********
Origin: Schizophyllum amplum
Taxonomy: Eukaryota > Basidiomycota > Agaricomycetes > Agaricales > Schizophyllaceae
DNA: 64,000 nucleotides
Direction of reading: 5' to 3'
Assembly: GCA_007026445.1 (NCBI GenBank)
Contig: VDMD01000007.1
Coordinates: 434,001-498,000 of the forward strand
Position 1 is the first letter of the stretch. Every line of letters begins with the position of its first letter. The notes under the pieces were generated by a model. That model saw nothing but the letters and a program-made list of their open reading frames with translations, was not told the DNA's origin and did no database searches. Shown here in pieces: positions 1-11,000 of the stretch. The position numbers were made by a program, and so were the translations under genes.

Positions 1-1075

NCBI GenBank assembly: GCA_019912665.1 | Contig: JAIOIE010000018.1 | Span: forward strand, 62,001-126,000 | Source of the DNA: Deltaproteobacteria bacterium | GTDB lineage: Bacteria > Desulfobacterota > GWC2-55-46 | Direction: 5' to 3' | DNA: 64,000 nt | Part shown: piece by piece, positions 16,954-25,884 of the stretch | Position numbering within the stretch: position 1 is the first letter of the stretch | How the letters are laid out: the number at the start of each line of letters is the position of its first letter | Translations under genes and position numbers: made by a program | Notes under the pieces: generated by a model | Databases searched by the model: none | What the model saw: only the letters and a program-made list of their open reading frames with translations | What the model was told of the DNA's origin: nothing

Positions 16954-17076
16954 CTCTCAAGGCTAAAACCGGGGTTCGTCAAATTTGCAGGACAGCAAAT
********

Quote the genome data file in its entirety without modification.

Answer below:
Origin: Schizophyllum amplum
Taxonomy: Eukaryota > Basidiomycota > Agaricomycetes > Agaricales > Schizophyllaceae
DNA: 64,000 nucleotides
Direction of reading: 5' to 3'
Assembly: GCA_007026445.1 (NCBI GenBank)
Contig: VDMD01000007.1
Coordinates: 434,001-498,000 of the forward strand
Position 1 is the first letter of the stretch. Every line of letters begins with the position of its first letter. The notes under the pieces were generated by a model. That model saw nothing but the letters and a program-made list of their open reading frames with translations, was not told the DNA's origin and did no database searches. Shown here in pieces: positions 1-11,000 of the stretch. The position numbers were made by a program, and so were the translations under genes.

Positions 1-1075

NCBI GenBank assembly: GCA_019912665.1 | Contig: JAIOIE010000018.1 | Span: forward strand, 62,001-126,000 | Source of the DNA: Deltaproteobacteria bacterium | GTDB lineage: Bacteria > Desulfobacterota > GWC2-55-46 | Direction: 5' to 3' | DNA: 64,000 nt | Part shown: piece by piece, positions 16,954-25,884 of the stretch | Position numbering within the stretch: position 1 is the first letter of the stretch | How the letters are laid out: the number at the start of each line of letters is the position of its first letter | Translations under genes and position numbers: made by a program | Notes under the pieces: generated by a model | Databases searched by the model: none | What the model saw: only the letters and a program-made list of their open reading frames with translations | What the model was told of the DNA's origin: nothing

Positions 16954-17076
16954 CTCTCAAGGCTAAAACCGGGGTTCGTCAAATTTGCAGGACAGCAAAT